A $2 Drug Test Identified Bird Poop as Cocaine. But Law Enforcement Continues to Use it, and People are Being Wrongly Imprisoned



Do you need a hit?

Of that white powder?

That Columbian booger sugar?

I’m talking, of course, about bird poop (they have lots of birds in Columbia).


If so, you might get arrested — for possession of cocaine.

According to a Vice report, cops across America have been using the same type of $2 test to determine whether any given suspicious substance is the ol’ 80’s standby or other illegal doorways to euphoria.

And that test has come up positive when supplied with bird droppings.

Additionally, it’s interpreted doughnut crumbs as meth and vitamins as oxycodone.

Man — that’s making me want a dozen glazed meth.

In every case known to Vice, drug trafficking charges were eventually dropped, thanks to further testing by a state lab.

But the initial tests — known as “presumptive field tests” — have, as stated by Vice, “a history of being almost laughably wrong — if they weren’t putting people behind bars, even temporarily. And the follow-up lab tests that eventually clear people’s names can take weeks, if not months.”

During that interim, the article asserts, some who are innocent may be scared into accepting a plea deal rather than risking worse at trial.

Furthermore, those who can’t afford bail are stuck in jail as they decide which to do.

The article spotlights Cody Gregg, a homeless Oklahoma City man. He pleaded guilty, purportedly to get out of the city’s terrible lockup. He was charged with possession after a janky test identified powdered milk as Satan’s Snow.


The guy was sentenced to 15 years in prison.

It took nearly two months of jail time before he was cleared.

Claflin University Biology Professor Omar Bagasra insists, “You cannot indict somebody — put somebody in jail — over something you know has a very high rate of false positives.”

He knows a thing or two about it — he once partook in a Marijuana Policy Project study that determined a common field test wrongly identified spearmint, eucalyptus, and patchouli as the Devil’s Lettuce.

His research team pinpointed “the serious possibility of tens of thousands of wrongful drug convictions.”

To stress their point, the group repeatedly produced false positives before the National Press Club — from common substances such as chocolate bars.

As per a 2016 ProPublica investigation, the cheapo tests lead to thousands of arrests each year.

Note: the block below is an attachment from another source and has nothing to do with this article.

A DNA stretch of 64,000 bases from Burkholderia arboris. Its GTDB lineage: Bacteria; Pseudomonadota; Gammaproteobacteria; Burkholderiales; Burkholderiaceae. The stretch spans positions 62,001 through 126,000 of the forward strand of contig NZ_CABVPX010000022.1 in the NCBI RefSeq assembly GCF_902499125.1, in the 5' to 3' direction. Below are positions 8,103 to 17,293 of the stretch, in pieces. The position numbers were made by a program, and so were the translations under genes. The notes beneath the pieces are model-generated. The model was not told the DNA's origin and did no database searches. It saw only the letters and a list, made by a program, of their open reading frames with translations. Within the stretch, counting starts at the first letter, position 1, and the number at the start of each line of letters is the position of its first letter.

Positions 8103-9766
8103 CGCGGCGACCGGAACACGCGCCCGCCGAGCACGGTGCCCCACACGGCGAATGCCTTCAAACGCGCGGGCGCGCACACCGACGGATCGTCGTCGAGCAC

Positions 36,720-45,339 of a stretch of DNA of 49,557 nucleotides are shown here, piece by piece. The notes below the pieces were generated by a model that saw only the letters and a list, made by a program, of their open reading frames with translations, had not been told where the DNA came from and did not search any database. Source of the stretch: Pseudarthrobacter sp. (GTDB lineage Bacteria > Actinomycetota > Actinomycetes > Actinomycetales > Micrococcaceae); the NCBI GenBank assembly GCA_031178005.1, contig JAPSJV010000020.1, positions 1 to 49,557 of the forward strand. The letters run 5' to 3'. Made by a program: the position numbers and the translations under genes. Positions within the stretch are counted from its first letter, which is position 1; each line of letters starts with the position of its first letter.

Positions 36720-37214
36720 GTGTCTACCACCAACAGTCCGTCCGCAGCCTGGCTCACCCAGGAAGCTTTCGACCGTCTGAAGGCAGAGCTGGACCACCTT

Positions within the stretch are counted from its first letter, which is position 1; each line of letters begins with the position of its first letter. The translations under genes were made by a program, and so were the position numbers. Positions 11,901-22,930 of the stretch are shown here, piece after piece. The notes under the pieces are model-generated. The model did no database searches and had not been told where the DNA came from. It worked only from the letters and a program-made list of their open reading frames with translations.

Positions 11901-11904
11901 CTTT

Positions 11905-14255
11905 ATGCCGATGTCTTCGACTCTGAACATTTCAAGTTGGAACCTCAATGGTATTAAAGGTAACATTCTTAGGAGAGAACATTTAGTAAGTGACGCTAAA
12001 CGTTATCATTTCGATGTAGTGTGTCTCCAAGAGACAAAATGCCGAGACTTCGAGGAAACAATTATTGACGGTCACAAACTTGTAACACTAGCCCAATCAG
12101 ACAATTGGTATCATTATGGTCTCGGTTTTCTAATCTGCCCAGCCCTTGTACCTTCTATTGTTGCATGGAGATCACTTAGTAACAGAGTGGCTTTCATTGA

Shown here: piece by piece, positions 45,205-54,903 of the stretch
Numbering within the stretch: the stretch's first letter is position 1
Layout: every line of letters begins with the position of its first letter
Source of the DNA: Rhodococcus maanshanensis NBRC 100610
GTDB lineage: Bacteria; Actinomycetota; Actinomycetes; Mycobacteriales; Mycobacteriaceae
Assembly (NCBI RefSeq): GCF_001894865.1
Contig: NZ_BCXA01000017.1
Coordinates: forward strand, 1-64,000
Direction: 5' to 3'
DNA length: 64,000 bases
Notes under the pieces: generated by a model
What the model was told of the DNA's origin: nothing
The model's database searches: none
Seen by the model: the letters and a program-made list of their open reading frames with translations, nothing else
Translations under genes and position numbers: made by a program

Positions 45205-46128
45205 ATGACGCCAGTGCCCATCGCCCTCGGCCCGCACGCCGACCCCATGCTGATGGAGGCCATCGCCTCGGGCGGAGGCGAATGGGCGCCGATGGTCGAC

Fortunately, they’re frequently inadmissible in court, hence the follow-up in a proper lab.

But here’s how the little critters work: An officer drops a sample of something into a small pouch, then he breaks a capsule containing compounds which ignite a chemical reaction. A few moments later, your Kool-Aid Pixie Stick may have just snagged you a deuce in the joint.

The problems with the tests aren’t unknown to the powers that be, but they don’t always trickle down:


In 2000, the Justice Department issued guidelines requesting the tests’ manufacturers include warning labels telling cops that the tests could produce false positives and therefore require appropriate training. But ProPublica’s investigation found those guidelines were largely ignored. Newer, more accurate tests are available, but police departments don’t typically buy them because they can cost tens of thousands of dollars.

“If officers are not trained to get the message that a positive drug test is more equivocal than the label would make you think, you’ll have police officers thinking, ‘Positive means it’s definitely drugs,’” said Carl Takei, a senior staff attorney at the ACLU’s Trone Center for Justice and Equality. Instead, a positive result means that the presence of drugs can’t be ruled out but should be weighed with plenty of other evidence before officers proceed.

The pouches’ flaws were considered — to a degree — amid the arrest of aforementioned homeless Cody Gregg:

Oklahoma City Police told VICE News that the officers did weigh other evidence in Gregg’s August arrest for possessing the powdered milk that tested positive for cocaine.

For example, Gregg had a prior history of drug convictions and ran from police when they attempted to stop him for a missing taillight on his bicycle. Once they retrieved the backpack he was carrying, they found the clear bag of a “white powdery substance” and a scale, too. All of those things factored into his arrest — not just the presumptive drug test.


Tulsa County public defender Natalie Leone claims she handles a drug case with false positives about once a month.

One such was that of Calamitous Carl:

This past May, Tulsa police found one of her clients, Carl Fisher, with a glass container of liquid that tested positive for meth in the field. Fisher, who’s homeless, was asleep in a car in a residential parking lot when officers approached him with guns drawn because they considered the car stolen. They tased him multiple times and dragged him out of the car, body-camera footage shows.

Fisher was arrested on drug charges, resisting arrest, and assault on a police officer. He was behind bars for nearly two months on what was initially a $160,000 bail before state lab results cleared him. He then remained in jail until October, when he agreed to plead no contest to the charge of resisting arrest.

So we’ve learned a few things: Firstly, don’t sleep in strange cars.

And as for your wacky substances, you’re out of luck initially, if a cheap test points the wrong way.

You may need to bolster your case to the popo. So maybe keep those vitamin bottles. And candy bar wrappers. And that doughnut box.

As it turns out, Mitch Hedberg was wrong:



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